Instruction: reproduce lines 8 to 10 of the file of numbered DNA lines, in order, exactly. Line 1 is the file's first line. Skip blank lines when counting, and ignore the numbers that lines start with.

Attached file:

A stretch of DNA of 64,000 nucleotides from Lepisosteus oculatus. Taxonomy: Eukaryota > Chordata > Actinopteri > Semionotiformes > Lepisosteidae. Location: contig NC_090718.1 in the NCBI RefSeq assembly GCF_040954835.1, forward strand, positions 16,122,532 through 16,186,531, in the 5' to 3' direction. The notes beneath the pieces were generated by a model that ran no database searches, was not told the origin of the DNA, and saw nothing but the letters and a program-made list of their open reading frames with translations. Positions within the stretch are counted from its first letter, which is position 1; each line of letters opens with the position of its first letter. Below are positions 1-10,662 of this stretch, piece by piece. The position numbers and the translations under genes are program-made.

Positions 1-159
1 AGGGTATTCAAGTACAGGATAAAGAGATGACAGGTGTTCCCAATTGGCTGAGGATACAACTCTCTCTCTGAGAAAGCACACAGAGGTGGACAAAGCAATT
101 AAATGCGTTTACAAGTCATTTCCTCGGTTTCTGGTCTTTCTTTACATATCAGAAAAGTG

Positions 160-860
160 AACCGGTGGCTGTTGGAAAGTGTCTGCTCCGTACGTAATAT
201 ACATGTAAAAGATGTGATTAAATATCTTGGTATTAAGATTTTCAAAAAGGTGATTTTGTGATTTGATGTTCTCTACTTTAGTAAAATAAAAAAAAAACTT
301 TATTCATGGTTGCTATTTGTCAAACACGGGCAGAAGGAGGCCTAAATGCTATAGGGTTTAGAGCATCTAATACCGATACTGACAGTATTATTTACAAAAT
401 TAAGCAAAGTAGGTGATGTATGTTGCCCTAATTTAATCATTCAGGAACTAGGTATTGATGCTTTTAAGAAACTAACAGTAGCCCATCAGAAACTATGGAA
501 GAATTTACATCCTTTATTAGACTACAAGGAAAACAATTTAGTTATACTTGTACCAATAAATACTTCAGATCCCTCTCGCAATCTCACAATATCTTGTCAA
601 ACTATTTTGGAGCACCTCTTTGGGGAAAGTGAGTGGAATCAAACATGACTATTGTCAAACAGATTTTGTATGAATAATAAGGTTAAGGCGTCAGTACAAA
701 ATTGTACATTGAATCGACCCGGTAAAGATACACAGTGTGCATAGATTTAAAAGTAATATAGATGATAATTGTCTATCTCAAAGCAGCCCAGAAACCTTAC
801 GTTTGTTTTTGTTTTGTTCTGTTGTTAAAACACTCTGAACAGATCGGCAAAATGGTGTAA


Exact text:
301 TATTCATGGTTGCTATTTGTCAAACACGGGCAGAAGGAGGCCTAAATGCTATAGGGTTTAGAGCATCTAATACCGATACTGACAGTATTATTTACAAAAT
401 TAAGCAAAGTAGGTGATGTATGTTGCCCTAATTTAATCATTCAGGAACTAGGTATTGATGCTTTTAAGAAACTAACAGTAGCCCATCAGAAACTATGGAA
501 GAATTTACATCCTTTATTAGACTACAAGGAAAACAATTTAGTTATACTTGTACCAATAAATACTTCAGATCCCTCTCGCAATCTCACAATATCTTGTCAA